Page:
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The Inside Story on Throwing Inside

July 24, 1993

I'm a little confused. Tim Wallach gets hit by a pitch, suffers a broken rib, goes on the disabled list and the Dodgers are upset because he was probably the victim of an intentional pitch inside.

The late Don Drysdale, on the other hand, is virtually canonized for his legendary willingness to hit opposing batters.

John Kruk is roundly criticized for "bailing out" in the All-Star game after Randy Johnson threw a 100-m.p.h. fastball over his head. The episode is treated as a joke. But several days later, all of baseball holds its breath after Johnson accidentally beans Boston's Mike Greenwell.

If something drastic isn't done soon, it is inevitable that another player will either be killed or suffer a career-ending injury from a beanball. Then baseball's powers-that-be will have to act. There is also the possibility that a civil or criminal action will be taken by the injured (or dead) player's family. Remember, Dave Winfield was once arrested for accidentally killing a bird during batting practice.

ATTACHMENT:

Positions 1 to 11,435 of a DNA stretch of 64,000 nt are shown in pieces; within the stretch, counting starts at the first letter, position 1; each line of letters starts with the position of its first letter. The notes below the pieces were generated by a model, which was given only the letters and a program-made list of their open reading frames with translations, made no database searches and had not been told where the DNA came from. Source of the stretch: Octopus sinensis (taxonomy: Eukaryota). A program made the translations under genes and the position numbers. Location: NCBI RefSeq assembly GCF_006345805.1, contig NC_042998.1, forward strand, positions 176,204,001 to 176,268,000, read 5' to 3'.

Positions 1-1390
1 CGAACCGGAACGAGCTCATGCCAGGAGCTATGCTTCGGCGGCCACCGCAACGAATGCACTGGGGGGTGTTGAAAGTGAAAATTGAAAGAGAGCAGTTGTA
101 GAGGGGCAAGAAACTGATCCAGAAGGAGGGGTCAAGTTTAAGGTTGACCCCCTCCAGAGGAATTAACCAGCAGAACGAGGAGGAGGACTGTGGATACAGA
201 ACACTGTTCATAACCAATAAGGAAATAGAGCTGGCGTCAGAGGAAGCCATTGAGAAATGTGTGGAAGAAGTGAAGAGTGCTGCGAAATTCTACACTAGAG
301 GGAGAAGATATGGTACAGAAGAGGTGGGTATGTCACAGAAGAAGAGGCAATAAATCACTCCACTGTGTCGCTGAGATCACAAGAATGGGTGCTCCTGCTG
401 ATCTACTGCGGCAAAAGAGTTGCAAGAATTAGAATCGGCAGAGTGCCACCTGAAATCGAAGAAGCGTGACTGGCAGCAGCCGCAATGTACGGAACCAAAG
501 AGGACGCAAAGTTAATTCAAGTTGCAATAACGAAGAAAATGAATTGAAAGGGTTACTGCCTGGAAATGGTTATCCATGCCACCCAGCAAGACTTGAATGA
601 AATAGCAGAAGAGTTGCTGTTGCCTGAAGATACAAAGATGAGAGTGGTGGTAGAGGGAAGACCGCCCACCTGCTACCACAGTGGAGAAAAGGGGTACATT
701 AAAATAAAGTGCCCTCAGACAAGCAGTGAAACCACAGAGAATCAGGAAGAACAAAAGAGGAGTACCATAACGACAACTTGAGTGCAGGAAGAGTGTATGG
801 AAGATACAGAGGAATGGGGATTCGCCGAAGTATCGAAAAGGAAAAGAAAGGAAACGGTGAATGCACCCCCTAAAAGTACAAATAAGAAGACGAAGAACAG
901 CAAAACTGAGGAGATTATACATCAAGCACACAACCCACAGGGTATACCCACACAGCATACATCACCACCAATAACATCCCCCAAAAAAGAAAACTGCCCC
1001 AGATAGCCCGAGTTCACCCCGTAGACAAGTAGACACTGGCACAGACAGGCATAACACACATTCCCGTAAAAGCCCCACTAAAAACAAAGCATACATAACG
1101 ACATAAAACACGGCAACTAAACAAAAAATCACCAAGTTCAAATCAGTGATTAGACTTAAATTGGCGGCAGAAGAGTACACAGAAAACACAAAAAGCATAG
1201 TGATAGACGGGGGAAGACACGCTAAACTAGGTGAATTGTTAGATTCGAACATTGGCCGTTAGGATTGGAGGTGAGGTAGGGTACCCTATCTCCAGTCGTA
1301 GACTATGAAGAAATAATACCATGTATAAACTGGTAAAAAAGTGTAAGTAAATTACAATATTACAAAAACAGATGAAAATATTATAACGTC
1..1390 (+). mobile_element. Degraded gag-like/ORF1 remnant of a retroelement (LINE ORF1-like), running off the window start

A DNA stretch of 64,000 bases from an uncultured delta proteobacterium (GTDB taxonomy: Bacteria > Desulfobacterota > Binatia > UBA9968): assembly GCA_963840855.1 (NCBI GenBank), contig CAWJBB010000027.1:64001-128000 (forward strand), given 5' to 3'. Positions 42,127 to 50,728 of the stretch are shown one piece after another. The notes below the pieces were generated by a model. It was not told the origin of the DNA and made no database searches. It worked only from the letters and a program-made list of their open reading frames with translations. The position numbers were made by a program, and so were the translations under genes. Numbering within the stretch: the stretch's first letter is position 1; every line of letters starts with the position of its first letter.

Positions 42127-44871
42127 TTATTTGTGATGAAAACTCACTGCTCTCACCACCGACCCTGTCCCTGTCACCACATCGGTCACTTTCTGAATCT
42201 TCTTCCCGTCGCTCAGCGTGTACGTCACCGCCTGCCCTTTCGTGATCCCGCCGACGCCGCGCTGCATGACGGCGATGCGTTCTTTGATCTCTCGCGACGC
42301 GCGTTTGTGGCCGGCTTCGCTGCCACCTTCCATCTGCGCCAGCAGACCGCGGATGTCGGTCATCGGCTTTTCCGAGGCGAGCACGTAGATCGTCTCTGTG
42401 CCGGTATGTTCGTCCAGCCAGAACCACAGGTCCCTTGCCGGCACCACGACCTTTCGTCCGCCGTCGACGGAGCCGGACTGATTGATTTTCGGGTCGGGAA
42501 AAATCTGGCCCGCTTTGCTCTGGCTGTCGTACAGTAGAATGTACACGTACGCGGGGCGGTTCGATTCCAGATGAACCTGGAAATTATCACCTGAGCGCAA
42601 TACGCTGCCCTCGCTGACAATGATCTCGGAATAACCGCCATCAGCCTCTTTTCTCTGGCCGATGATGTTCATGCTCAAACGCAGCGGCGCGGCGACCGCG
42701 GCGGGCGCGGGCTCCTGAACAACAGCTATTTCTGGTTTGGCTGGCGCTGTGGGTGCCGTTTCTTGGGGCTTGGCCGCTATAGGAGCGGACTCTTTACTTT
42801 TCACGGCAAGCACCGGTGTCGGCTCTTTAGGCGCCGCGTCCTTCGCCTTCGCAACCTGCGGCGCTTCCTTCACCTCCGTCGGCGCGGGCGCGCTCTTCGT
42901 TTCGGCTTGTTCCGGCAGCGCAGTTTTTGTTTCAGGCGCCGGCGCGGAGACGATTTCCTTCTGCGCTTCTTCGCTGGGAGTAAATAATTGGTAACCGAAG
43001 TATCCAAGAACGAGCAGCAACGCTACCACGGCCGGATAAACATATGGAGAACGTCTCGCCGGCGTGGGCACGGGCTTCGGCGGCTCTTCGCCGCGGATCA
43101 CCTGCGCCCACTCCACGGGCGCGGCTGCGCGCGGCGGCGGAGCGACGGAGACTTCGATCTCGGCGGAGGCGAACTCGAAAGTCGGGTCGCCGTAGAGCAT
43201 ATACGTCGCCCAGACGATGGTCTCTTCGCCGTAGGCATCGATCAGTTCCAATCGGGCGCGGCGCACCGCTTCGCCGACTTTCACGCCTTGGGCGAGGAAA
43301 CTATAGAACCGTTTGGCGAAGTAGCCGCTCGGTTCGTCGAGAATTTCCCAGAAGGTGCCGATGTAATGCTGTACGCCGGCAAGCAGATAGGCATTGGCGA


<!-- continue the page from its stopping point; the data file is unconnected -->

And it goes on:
Redondo Beach


Scott Miller's article ("Politically Correct Baseball," July 14) bemoans the fact that the beanball and the brushback pitch are in danger of becoming extinct.

I couldn't agree with him more. I mean, what's a poor pitcher to do whose stuff has gone south? Those nasty, impolite hitters bouncing line drives off the fences and into the upper deck, there has to be a way for a guy to get his respect back. After all, only one guy has ever died from getting hit by a pitch. And so a hitter gets a bone crushed back into his eyeball? That's no big deal if that hitter breached baseball etiquette.

Like Buck Rodgers says, it's all the hitters' fault. Now these hitters have to stop whining and let the pitchers throw a baseball 90 m.p.h. around their heads so we can go back to the good old days of managers yelling, "Stick it in his ear!" and hitters being carried off the field unconscious. But that's a small price to pay for proper baseball etiquette.



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